This requires that you do some research in order to find the lights that are most appropriate to your conditions. I would recommend choosing lights that you can direct at your plant rather than having a full 360° spread.
Avoid the temptation to leave lights on all day in the hope that the extra hours of daylight will give you larger, better-looking plants. All plants need a rest period when they are cloaked in darkness to perform at their best. (A bit like gardeners really.)
Signs Your Pothos Needs More Humidity
Low humidity is a far more common problem than excess humidity is when it comes to house plants in the US and Europe. This is because so many of our favorite houseplants come from humid tropical areas.
Excess humidity is more often found in glass houses and commercial greenhouses than it is in the average domestic home though if you are growing your Pothos in a bathroom this might not apply.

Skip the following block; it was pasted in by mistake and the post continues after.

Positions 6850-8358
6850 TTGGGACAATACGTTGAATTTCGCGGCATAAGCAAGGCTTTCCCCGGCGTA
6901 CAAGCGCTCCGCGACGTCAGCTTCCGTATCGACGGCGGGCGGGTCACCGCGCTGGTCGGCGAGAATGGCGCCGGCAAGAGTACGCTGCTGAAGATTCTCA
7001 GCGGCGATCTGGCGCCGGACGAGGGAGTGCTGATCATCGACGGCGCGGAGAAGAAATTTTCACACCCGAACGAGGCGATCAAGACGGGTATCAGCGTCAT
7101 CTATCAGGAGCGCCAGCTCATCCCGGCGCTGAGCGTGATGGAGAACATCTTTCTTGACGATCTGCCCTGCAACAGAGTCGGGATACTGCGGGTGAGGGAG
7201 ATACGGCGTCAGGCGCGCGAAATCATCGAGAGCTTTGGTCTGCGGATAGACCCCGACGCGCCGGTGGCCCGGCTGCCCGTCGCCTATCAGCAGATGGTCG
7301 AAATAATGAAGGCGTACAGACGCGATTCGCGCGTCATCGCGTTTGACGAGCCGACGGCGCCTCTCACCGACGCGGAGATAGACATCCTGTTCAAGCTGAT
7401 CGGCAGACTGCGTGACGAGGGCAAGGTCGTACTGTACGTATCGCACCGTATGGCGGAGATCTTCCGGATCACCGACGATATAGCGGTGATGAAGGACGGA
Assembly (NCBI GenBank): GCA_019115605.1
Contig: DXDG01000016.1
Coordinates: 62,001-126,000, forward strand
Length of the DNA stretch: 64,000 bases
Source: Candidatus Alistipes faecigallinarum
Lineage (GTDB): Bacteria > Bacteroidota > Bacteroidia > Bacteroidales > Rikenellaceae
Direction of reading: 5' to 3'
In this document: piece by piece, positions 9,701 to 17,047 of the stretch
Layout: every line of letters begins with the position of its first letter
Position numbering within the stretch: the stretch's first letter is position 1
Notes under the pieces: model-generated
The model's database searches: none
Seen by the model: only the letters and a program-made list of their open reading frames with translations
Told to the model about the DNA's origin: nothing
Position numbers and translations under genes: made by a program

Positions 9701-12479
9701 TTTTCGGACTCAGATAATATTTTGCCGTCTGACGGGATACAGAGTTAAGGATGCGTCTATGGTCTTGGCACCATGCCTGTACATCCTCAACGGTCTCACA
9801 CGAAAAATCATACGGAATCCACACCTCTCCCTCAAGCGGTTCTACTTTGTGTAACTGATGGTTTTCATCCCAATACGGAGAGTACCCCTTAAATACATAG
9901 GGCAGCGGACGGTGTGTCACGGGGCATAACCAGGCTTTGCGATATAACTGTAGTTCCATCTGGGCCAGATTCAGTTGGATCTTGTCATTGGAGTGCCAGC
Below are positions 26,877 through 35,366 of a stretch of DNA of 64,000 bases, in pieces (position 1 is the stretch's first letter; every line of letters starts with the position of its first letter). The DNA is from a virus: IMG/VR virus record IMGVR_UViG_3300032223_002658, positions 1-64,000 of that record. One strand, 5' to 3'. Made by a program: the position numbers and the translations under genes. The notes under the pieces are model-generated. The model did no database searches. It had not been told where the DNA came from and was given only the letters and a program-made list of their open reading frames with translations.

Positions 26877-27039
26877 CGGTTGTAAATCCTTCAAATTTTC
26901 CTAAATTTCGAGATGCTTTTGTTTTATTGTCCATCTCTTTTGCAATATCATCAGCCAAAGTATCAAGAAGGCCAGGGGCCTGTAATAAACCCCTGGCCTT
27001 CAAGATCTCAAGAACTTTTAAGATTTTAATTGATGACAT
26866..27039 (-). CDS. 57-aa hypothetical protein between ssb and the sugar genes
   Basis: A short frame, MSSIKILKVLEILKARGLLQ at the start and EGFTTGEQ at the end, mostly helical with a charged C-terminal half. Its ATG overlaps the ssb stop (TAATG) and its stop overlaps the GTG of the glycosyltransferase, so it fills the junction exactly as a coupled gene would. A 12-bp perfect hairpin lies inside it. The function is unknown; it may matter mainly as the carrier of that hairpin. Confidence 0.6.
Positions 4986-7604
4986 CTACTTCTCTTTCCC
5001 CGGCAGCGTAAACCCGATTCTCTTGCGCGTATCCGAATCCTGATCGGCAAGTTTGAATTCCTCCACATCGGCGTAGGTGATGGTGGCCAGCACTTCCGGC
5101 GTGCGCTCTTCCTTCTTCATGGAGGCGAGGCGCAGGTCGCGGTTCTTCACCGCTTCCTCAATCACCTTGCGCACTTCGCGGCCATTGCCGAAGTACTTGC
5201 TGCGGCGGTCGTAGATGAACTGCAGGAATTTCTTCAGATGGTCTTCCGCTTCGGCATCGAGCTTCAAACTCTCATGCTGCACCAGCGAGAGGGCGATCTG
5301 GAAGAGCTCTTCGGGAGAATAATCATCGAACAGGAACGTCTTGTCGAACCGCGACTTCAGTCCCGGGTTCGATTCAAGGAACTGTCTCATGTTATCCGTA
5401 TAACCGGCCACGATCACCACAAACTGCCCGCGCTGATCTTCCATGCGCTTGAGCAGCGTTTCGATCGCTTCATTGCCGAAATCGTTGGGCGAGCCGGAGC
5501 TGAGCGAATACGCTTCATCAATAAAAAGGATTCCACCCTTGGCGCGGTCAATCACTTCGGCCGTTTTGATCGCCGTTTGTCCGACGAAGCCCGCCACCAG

Part of the reason that our homes are so low in humidity that we heat them and seal the air in with double glazing.
If your Pothos is suffering from too little humidity, these are the signs to look out for
- Brown leaf tips
- Leaf margins that become crisp and dry
- Wilting and general drooping of the leaves
- Finally, the leaves might start to turn yellow and drop off
These symptoms are not exclusive to a lack of humidity, but if you make use of a hydrometer it will quickly confirm your diagnosis if you experience any of them.
Remember that these plants are extremely forgiving, and even if they are not showing any of the above symptoms, lack of humidity may be hindering them from achieving maximum performance.
How to Increase Humidity
There are several options available to you when it comes to raising the humidity levels in the area of your plants. They range from low tech to slightly more high tech.
I would suggest starting with some of the most basic methods and then getting more complicated only if you have not achieved the results that you are after.
By placing several plants in a group, you will discover that the humidity level in the vicinity of those plants goes up. This is because the combined transpiration of the plants automatically increases humidity in their vicinity and creates a mini-microclimate. This is a tried and trusted method and is normally my first port of call when faced with low humidity problems.